Ask any industry professional about the current state of the sea kayak industry and they'll tell you it's a dying sport. Of the 20 million people that went kayaking last year only 2 million were sea kayakers, even lagging behind whitewater kayaking whose numbers have doubled in the last decade. Nowadays you vast hoards of tour companies launching tours packed with 15-20 people for quick tours in sit-on top kayaks anywhere there's a tourist crowd. They squeeze 2 people on these plastic rafts, hire any young person with no kayak experience because it's just 10 weeks of summer. Great for the high-volume kayak tour companies, they make a killing but in the process have also killed sea kayaking and ruined some really great spots on the water for the rest of us paddlers. I've worked for companies like this and honestly the rate of turnover for newbie guides is high, most last a month and half and never paddle again which bums me out because we need more young people taking an interest in the sport.

 

Part of  the reason I even do all this writing is to figure out how it happened for me so that I can help others get started. I can definitely say there was a defining moment when it clicked for me, as in when I decided to become a sea kayaker learn this watersport that sort of scared me. Honestly, my first day out on the water in a sea kayak I almost gave it up completely! It was more like a period of time rather than just one moment. After experiencing some major personal loss I quit my career as well and next thing ya' know the pandemic hit. But then I noticed, other people noticed that I looked healthier and happier and actually felt it. I thought  to myself maybe this new found peace and happiness is connected to sea kayaking?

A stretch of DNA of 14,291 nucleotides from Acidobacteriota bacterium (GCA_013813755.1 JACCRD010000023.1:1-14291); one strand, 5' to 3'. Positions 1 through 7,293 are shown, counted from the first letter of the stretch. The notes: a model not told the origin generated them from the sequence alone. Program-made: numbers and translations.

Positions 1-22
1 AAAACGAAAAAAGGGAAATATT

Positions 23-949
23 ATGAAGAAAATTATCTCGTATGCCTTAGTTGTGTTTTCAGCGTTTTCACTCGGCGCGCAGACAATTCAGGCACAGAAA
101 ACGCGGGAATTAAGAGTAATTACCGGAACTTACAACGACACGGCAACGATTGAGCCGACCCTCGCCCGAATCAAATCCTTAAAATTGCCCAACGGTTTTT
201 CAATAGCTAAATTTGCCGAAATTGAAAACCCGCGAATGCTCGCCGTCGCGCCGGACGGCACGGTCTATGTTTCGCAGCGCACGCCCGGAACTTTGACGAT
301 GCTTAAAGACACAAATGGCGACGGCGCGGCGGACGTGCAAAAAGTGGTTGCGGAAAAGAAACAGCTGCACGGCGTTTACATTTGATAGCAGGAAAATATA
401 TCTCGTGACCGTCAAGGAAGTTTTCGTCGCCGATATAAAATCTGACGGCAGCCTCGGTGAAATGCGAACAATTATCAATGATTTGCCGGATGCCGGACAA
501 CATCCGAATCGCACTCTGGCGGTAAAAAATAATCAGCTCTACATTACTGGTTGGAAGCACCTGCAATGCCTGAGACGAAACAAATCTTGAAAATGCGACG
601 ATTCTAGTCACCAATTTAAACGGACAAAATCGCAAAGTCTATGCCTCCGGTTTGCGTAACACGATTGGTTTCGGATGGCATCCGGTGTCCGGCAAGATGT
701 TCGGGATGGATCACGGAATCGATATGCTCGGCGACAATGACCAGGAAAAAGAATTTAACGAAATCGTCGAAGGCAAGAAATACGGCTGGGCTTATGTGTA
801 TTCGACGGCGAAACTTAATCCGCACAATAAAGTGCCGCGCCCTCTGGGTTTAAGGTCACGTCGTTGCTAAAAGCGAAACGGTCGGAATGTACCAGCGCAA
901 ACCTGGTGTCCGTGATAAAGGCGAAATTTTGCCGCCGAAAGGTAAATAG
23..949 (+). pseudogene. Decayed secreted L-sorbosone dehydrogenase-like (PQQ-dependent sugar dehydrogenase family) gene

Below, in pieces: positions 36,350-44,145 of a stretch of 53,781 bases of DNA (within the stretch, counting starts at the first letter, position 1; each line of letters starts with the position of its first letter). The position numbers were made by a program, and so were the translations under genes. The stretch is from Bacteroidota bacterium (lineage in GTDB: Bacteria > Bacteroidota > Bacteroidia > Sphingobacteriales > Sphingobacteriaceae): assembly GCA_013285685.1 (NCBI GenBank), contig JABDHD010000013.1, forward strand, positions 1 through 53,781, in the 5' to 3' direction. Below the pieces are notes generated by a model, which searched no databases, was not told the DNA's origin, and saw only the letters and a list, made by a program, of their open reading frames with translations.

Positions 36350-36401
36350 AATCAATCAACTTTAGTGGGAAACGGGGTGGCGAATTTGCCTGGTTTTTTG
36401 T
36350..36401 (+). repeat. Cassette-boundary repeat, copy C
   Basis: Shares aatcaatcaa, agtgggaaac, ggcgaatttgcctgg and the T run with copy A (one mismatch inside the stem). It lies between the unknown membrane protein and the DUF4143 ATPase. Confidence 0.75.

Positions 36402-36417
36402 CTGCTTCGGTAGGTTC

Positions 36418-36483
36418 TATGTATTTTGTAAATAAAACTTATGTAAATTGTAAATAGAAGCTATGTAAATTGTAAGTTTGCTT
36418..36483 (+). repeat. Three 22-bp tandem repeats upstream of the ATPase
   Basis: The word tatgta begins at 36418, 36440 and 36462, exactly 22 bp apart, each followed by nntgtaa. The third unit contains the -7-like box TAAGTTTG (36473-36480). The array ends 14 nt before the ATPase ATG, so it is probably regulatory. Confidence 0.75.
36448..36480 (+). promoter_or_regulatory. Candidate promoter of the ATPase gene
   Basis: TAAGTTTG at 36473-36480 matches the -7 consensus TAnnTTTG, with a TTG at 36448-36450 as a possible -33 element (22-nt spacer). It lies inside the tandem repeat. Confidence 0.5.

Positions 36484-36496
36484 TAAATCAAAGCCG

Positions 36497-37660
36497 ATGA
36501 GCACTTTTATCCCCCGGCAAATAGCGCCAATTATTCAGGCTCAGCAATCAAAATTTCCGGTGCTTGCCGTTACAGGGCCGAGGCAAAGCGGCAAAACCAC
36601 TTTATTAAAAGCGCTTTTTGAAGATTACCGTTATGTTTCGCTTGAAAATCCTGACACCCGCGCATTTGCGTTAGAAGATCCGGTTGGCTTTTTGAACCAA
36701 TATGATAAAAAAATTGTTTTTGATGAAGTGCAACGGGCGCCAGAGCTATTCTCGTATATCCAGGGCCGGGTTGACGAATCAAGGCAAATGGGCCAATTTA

Sea kayaking is more than just a boat. It's a challenge that helps you grow and overcome your fears. It changes your life by showing you the most astounding looks at nature, so much so that you never look at the Earth the same way again. Sea kayaking is a form of soulful exercise combined with the joy of human-powered tranportation. Nothing beats the feeling of getting to a distant shoreline or island using your own willpower and strength.

My truest goal is to get more people paddling because there's a modern day sickness induced by a disconnection to nature, lack of exercise and a mind poisoned by too much screen time. I hope you continue to paddle. For those that haven't, let's get you started!

This blog is supposed to be helpful but be forewarned there will be a lot about my journey to becoming a sea kayaker as well. How did a sort-of normal person that didn't kayak that often become a year-round sea kayaker, certified instructor and tour business owner that paddles all over Lake Superior and Lake Michigan? Guess you'll just have to stick around and read on! 

And I hope you do. I've learned so much from this paddle-centric life that has brought me so much health and happiness that I feel like I need to share this with you. Thanks for being here!

-Kayak Guide Justin